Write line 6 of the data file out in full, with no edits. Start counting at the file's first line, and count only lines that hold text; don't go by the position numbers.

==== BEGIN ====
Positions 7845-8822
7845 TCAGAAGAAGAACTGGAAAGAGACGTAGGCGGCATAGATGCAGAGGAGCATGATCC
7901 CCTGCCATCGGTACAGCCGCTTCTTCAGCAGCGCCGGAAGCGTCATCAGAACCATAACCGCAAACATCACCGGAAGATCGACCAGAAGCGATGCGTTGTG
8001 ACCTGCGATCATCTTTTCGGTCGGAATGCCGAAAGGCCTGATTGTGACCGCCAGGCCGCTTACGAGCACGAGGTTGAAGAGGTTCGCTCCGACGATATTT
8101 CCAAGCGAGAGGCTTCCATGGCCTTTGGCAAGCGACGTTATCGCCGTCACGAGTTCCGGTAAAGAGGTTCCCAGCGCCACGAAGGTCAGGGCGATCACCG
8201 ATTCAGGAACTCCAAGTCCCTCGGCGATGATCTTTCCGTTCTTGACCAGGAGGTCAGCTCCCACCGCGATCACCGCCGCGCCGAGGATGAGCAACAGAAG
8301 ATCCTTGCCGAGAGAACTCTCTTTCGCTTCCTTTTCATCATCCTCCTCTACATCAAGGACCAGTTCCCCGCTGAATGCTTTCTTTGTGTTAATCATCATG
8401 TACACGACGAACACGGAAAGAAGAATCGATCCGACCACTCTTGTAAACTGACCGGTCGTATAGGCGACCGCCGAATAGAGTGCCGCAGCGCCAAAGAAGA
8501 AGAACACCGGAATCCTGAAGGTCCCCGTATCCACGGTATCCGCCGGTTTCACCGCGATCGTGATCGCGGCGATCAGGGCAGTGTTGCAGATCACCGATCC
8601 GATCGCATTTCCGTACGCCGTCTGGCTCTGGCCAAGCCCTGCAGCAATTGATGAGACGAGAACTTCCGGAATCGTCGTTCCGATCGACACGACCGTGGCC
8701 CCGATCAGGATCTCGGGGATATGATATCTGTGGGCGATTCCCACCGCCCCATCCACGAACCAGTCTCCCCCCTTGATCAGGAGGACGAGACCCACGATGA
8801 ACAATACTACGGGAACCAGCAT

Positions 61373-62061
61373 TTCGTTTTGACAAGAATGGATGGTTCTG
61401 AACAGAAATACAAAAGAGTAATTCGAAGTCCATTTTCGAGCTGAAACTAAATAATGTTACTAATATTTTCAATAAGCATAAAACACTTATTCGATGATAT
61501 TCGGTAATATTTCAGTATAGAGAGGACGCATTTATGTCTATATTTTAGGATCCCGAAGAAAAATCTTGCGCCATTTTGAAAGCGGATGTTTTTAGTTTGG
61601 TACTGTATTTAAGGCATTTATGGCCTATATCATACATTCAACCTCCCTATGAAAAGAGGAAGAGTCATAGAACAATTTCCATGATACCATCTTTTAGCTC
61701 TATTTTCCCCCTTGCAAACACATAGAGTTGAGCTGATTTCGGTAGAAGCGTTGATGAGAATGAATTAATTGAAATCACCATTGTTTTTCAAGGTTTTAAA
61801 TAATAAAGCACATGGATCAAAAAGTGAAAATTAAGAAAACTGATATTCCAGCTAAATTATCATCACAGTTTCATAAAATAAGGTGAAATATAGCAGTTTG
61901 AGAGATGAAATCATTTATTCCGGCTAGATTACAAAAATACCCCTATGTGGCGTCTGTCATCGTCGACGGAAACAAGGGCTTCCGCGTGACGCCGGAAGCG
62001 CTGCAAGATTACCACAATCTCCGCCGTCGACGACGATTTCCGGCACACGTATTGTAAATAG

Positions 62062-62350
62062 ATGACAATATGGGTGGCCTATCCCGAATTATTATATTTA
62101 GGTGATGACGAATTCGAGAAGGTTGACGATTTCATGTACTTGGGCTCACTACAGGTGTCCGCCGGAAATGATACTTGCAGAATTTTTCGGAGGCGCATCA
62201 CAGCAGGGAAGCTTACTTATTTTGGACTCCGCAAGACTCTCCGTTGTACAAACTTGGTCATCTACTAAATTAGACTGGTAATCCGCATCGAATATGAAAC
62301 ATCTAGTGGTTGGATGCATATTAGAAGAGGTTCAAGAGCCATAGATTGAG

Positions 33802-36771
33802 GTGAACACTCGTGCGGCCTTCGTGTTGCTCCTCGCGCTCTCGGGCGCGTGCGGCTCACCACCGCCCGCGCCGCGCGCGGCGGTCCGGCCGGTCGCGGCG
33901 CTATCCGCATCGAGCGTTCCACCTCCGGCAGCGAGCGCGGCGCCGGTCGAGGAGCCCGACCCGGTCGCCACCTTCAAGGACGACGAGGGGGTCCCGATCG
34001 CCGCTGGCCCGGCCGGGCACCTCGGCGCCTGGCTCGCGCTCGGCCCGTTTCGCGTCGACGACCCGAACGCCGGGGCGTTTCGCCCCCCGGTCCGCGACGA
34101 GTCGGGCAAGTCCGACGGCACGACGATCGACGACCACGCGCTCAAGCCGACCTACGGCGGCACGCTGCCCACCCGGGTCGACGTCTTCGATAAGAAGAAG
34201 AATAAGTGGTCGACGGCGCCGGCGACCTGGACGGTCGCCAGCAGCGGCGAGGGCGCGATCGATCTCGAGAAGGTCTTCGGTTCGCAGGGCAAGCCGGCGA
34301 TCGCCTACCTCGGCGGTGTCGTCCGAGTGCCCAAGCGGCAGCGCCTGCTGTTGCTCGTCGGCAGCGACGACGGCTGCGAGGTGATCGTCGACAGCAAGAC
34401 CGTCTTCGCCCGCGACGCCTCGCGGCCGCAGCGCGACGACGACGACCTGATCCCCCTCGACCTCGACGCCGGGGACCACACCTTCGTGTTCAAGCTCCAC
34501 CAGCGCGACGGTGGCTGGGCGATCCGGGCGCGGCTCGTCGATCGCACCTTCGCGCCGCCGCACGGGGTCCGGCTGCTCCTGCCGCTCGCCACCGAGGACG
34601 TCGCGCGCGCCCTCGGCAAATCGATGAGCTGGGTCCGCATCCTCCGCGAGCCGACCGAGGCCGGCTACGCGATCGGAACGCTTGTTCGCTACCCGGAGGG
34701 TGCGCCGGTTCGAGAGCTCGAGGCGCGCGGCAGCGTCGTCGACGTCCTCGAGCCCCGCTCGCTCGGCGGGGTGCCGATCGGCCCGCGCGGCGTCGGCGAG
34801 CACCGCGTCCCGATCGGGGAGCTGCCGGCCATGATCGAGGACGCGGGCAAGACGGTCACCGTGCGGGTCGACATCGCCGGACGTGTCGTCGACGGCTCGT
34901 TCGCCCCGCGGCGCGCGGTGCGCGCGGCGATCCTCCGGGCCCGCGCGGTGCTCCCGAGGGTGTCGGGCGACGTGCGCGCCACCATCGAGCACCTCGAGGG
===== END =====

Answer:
8201 ATTCAGGAACTCCAAGTCCCTCGGCGATGATCTTTCCGTTCTTGACCAGGAGGTCAGCTCCCACCGCGATCACCGCCGCGCCGAGGATGAGCAACAGAAG